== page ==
Test the call-to-action (CTA)

Test multiple CTAs in your headlines. Do people respond to ‘learn’ or ‘find out’, ‘subscribe’ or ‘sign up’? Although you are inviting the same behavior in your CTA, test different words. If you are stuck on what wording to use, look for synonyms for commonly used CTA phrases.

Use keywords

This best practice has not changed. You want to continue including keywords in your ad copy. Here too, you can use a thesaurus to find synonyms of your most important keywords to use some variety.

Use caution with pinning

You have the option to pin the best performing copy or what you perceive as the most important copy by clicking the pin icon when creating ads. Pinning also forces headlines to show in specific positions.

Pinnded ads headlines
Decide first how important this is to you and use with caution. You could miss out on some of the advantages of machine learning by following this tactic. I suggest letting Google do the work for you of determining which headline will get the best response.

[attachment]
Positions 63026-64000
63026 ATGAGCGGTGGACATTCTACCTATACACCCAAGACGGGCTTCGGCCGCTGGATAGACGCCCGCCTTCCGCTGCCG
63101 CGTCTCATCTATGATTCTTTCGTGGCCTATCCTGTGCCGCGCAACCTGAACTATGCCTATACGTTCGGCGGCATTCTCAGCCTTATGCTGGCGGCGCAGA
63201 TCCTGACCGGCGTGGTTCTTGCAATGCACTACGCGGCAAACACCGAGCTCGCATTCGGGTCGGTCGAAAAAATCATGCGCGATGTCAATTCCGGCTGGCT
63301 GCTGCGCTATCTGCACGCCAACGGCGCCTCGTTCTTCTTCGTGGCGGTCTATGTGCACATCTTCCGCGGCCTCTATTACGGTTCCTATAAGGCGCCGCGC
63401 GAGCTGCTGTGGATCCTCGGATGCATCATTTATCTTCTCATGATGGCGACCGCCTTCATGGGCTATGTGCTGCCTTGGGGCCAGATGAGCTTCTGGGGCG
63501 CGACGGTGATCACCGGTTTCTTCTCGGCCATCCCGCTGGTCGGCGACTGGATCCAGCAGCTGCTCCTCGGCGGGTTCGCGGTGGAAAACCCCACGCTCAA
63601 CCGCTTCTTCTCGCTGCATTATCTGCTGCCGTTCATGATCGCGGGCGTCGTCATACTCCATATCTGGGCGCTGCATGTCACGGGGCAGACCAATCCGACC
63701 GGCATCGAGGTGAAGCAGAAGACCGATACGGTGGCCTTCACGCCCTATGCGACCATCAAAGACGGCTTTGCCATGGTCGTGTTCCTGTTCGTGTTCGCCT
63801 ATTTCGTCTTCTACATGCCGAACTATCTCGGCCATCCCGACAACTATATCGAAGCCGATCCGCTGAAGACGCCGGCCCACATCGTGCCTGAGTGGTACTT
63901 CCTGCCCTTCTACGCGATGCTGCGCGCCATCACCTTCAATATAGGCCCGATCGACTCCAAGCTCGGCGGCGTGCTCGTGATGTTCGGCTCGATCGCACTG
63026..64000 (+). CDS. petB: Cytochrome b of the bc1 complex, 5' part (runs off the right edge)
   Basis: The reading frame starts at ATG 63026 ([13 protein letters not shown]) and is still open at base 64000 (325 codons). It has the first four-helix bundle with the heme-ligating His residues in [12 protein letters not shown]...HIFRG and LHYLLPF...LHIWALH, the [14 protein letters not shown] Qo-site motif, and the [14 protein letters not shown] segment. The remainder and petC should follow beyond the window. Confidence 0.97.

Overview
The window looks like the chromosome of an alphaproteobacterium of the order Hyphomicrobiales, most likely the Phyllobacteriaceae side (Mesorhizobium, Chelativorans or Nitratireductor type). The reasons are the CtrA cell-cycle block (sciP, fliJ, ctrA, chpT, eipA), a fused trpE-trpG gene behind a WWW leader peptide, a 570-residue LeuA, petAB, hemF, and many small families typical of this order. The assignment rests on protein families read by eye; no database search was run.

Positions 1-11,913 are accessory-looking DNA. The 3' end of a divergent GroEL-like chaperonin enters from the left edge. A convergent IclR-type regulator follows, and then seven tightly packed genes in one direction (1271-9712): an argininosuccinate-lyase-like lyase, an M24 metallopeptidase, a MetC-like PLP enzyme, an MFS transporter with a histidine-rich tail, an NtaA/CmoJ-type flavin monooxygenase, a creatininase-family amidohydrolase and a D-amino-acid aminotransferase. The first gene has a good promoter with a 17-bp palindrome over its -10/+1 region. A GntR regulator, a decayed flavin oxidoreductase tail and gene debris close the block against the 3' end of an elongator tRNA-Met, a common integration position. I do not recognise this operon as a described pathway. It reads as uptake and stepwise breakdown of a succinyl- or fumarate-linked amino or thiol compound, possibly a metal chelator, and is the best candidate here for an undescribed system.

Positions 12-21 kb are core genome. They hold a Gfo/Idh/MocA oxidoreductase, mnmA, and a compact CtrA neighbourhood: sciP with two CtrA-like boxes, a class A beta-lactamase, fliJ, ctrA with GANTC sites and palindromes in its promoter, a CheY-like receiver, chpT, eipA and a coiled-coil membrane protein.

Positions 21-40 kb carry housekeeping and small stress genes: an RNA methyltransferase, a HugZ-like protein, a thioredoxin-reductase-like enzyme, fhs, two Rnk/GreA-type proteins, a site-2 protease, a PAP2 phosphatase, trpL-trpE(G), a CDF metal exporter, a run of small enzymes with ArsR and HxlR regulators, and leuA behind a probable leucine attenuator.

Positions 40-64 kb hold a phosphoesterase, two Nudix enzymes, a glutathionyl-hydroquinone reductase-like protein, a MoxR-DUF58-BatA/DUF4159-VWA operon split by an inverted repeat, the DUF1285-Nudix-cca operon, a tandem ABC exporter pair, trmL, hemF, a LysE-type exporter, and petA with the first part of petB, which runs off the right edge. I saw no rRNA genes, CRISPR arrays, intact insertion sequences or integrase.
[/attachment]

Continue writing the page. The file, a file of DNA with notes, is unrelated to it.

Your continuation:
Strategically use the third headline

Be a little creative with the third headline since this is a new opportunity in Google Ads. You could think of it as a replacement for the display url and use phrases you would normally use there. You could also move some information normally used in descriptions into the third headline. RSAs open the door to be more creative with Google Ads since there are more characters and lines available to the advertiser.

Add one RSA per group

Since Google does the testing of the different pieces of your RSA, you do not want more than one RSA in each group. If you have multiple RSAs, your ads may be less likely to test different versions and the optimize process is delayed. Multiple RSAs would mean more time to see what worked and possibly some confusion when it comes to measuring and understanding performance.

Have a cohesive message in each line

Since Google will mix and match, you will not be the one deciding which headlines go with which description so each line needs to have a cohesive message.

What it means for marketers